BOCA RATON, Fla. — Aspen, Colorado, is paradise if your perfect spot mostly requires a layer of fluffy white snow covering the ground and providing a picturesque backdrop. Then you can snowboard or ski or take part in any other activities that require temperatures dipping into the 30s.
And although Justin Leonard tossed in some biking and hiking while living in the heart of the Rocky Mountains, this was not his nirvana as he approached 50 years on this earth and decided to return to a more intense golf schedule.
Leonard needed a new home base, one in which the grass is green year-round. Golf’s epicenter beckoned.
Now, Leonard, 51, is 21 events into his PGA Tour Champions career after recently moving to Tequesta, Florida. He has advanced to this week’s TimberTech Championship, the second round of the Charles Schwab Cup playoffs, at the Old Course at Broken Sound after finishing tied for 13th at the Dominion Energy Charity Classic in Henrico, Virginia, two weekends ago.
And following seven years in the broadcast booth, he’s back to working on his game in year-round sunshine.
“There’s so much great golf here,” Leonard said of Florida on Wednesday before his pro-am round. “I don’t play a lot, I more practice or I’ll play by myself or with my son. But it’s just a great place weatherwise.”
Leonard watched the 50-and-over crowd mostly from afar as he worked on his second career as an analyst. And he was curious as to exactly what was the draw for so many on the back nine of their golf careers, some even surpassing typical retirement age.
His first impression was that the tour offered a group of men who, at one time, were at the top of the mountain in their sport to continue having fun on the course without the pressure and intense competition. A scaled-down version of the PGA Tour in many ways.
It has been all those things. But Leonard — who won 12 times on the PGA Tour, including the 1997 British Open, and was a member of the U.S. winning 1999 Ryder Cup team where he holed a 45-foot birdie putt on No. 17 to cap the Americans’ rally — found it was so much more.
Leonard was working as a broadcaster at the Senior Championship outside of Washington, D.C., when he went to the range on Tuesday. He saw about 40 guys out there at 3 p.m., and groups two or three deep waiting to tee off.
“It’s completely stacked up and I’m like, ‘Are you kidding me?'” he said. “These guys are working as hard as they ever have. So, yes, there’s a little lower kind of vibe on this tour, but the competition is every bit as good.
“For the most part, guys work as hard as they ever have because those are habits that got them to where they were in the game of golf and those things don’t go away.”
Leonard once again is the young blood on tour, but that does not mean instant success. He warned it would take time after spending time talking about the game instead of playing it in recent years, and that has proven correct. He has yet to win on the senior circuit, but this season he was runner-up at the PURE Insurance Championship in California and carded five top-10s.
Leonard qualified for the playoff by finishing 28th in the standings, which earned him about $832,000 in prize money. Not that a man who made just shy of $34 million on the PGA Tour after turning pro in 1994 is playing for the cash.
“I feel like I’m where I want to be,” he said. “I wouldn’t say the results are quite there. But I think that just comes with relearning some things and getting used to the rhythm of a tournament week and those kinds of things.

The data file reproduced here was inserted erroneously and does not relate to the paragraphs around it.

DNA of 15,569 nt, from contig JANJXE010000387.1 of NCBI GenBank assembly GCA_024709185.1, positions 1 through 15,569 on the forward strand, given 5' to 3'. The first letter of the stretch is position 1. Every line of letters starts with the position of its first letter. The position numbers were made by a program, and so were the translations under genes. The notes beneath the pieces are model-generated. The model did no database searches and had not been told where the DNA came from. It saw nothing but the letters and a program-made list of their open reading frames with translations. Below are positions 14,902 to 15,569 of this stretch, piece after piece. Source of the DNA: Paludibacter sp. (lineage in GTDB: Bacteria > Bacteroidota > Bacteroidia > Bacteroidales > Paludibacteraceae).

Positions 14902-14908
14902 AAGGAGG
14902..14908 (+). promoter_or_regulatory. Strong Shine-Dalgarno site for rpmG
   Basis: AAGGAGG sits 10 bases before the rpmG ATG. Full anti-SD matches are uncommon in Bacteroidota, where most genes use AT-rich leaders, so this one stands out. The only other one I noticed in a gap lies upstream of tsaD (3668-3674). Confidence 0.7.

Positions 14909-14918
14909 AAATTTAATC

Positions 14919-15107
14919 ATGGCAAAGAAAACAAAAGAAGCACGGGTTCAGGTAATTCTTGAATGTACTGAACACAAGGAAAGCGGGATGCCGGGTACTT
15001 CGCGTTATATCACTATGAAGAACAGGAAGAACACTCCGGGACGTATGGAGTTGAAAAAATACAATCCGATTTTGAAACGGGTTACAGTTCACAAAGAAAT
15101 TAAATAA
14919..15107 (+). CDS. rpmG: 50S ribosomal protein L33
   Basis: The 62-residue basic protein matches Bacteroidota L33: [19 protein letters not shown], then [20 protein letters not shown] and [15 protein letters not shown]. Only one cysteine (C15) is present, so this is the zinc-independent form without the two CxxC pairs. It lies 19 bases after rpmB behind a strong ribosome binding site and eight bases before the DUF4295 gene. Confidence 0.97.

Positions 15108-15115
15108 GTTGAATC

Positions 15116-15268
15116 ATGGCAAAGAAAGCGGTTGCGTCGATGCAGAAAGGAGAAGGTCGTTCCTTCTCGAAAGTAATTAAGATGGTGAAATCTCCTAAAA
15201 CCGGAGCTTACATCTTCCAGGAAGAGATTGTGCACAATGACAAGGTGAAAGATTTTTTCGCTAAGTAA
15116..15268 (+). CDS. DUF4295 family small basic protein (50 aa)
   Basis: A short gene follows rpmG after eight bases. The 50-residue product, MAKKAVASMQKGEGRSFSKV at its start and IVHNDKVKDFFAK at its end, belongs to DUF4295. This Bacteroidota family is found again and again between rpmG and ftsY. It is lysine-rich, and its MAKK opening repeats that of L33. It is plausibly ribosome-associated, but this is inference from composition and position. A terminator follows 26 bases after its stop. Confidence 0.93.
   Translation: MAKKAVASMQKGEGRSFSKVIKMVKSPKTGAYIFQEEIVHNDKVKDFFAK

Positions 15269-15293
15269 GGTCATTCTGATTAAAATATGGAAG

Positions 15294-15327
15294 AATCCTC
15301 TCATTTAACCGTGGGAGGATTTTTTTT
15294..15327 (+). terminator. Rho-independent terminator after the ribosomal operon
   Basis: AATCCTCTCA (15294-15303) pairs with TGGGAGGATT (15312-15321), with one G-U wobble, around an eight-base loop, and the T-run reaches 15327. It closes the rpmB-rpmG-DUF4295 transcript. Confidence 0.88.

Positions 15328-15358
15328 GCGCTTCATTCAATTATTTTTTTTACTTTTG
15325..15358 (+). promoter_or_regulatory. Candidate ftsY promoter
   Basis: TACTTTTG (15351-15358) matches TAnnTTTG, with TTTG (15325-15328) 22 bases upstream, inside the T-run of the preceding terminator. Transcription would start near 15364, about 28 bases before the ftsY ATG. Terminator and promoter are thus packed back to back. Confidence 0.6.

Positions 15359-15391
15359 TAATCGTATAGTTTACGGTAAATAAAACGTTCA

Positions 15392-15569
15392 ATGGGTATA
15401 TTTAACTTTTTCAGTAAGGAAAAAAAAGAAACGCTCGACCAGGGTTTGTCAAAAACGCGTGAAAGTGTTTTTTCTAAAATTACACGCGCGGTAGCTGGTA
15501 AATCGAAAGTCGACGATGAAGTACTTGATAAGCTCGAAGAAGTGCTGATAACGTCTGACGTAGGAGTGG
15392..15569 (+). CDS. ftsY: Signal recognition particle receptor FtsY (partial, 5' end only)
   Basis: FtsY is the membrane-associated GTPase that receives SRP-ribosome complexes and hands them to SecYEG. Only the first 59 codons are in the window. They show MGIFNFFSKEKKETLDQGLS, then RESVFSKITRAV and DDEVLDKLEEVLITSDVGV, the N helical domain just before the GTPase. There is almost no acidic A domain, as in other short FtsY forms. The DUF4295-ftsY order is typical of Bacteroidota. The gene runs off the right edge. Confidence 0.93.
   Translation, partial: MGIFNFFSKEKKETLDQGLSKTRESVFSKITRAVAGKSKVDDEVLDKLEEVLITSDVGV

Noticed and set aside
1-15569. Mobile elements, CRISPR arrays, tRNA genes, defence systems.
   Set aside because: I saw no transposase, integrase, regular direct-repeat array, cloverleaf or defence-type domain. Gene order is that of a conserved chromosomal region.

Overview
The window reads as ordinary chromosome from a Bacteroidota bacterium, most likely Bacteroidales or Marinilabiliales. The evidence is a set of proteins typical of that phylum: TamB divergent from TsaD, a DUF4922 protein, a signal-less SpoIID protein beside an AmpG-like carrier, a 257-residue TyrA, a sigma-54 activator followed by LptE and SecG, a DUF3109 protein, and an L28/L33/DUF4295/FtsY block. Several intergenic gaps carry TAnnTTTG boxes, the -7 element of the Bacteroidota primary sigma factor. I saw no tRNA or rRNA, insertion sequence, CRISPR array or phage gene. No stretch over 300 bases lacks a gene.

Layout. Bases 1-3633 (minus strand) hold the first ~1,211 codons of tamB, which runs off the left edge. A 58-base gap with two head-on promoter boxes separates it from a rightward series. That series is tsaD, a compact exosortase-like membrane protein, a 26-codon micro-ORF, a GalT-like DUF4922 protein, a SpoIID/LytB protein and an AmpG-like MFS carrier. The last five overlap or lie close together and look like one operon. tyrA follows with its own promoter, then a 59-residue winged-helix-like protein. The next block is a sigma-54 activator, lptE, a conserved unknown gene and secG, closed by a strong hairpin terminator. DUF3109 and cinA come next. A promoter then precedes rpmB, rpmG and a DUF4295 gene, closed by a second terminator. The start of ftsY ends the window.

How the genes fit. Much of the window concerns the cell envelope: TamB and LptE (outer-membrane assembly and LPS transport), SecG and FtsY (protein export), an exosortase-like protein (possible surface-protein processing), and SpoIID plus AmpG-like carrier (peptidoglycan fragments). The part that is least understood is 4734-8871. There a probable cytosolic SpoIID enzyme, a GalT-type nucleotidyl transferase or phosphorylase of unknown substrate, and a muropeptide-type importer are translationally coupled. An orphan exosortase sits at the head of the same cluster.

“There’s a few things that old habits creep into and it’s like … wait a second, that’s not me anymore. So it’s been a fun process. I’ve really enjoyed putting in the work and kind of figure out the balance between golf and the other stuff that I’ve got going on, and things with my family.”
And family was a big part of the move. Leonard’s wife, Amanda, certainly approved, considering that she grew up in North Palm Beach and attended the Benjamin School. Their son, Luke, attends Benjamin and is a member of the golf team, which makes him a teammate of Charlie Woods, whose dad is someone named Tiger.
Luke Leonard’s surge in golf coincides with the Leonards’ move to South Florida. Living in Colorado, the clubs “went on the shelf for seven or eight months,” Justin said this year at the Kitchenaid Senior PGA Championship.
“His skiing is actually pretty good,” Justin said.
Of course it was.
Last spring, Luke was paired with Charlie Woods in a junior club championship and played a round for the first time with Tiger as a spectator.
“It was cool,” Leonard said in the spring. “It was fun to watch him. I enjoyed not only watching my son play, watching Charlie play because he played great, and then talking about junior golf with Tiger for nine holes and little things that we see in our kids that they need to work on or whatever it may be.”
For Justin, he just keeps on working. Moving to the area means many more resources. He sees Daniel Berger and Eric Cole among others. He has “picked the brain” of Shane Lowry and Patrick Cantlay.
“There’s somebody always around,” he said. “And you pick up on little things … how they use their launch monitor, what kind of data it provides and how to rely on it. Those kinds of things.”
Leonard says he’s hitting the ball farther than he ever has, and not just the driver but his irons, too.
Now, it’s about the physical and mental side of his game coming together.
“Finding ways to not focus so much on the results, but more the process and those things, kind of adding that piece to it throughout this year has been fun,” he said. “I’ve seen great results at times and others I kind of forget and fall into some old habits. And so just trying to be more consistent in that way.”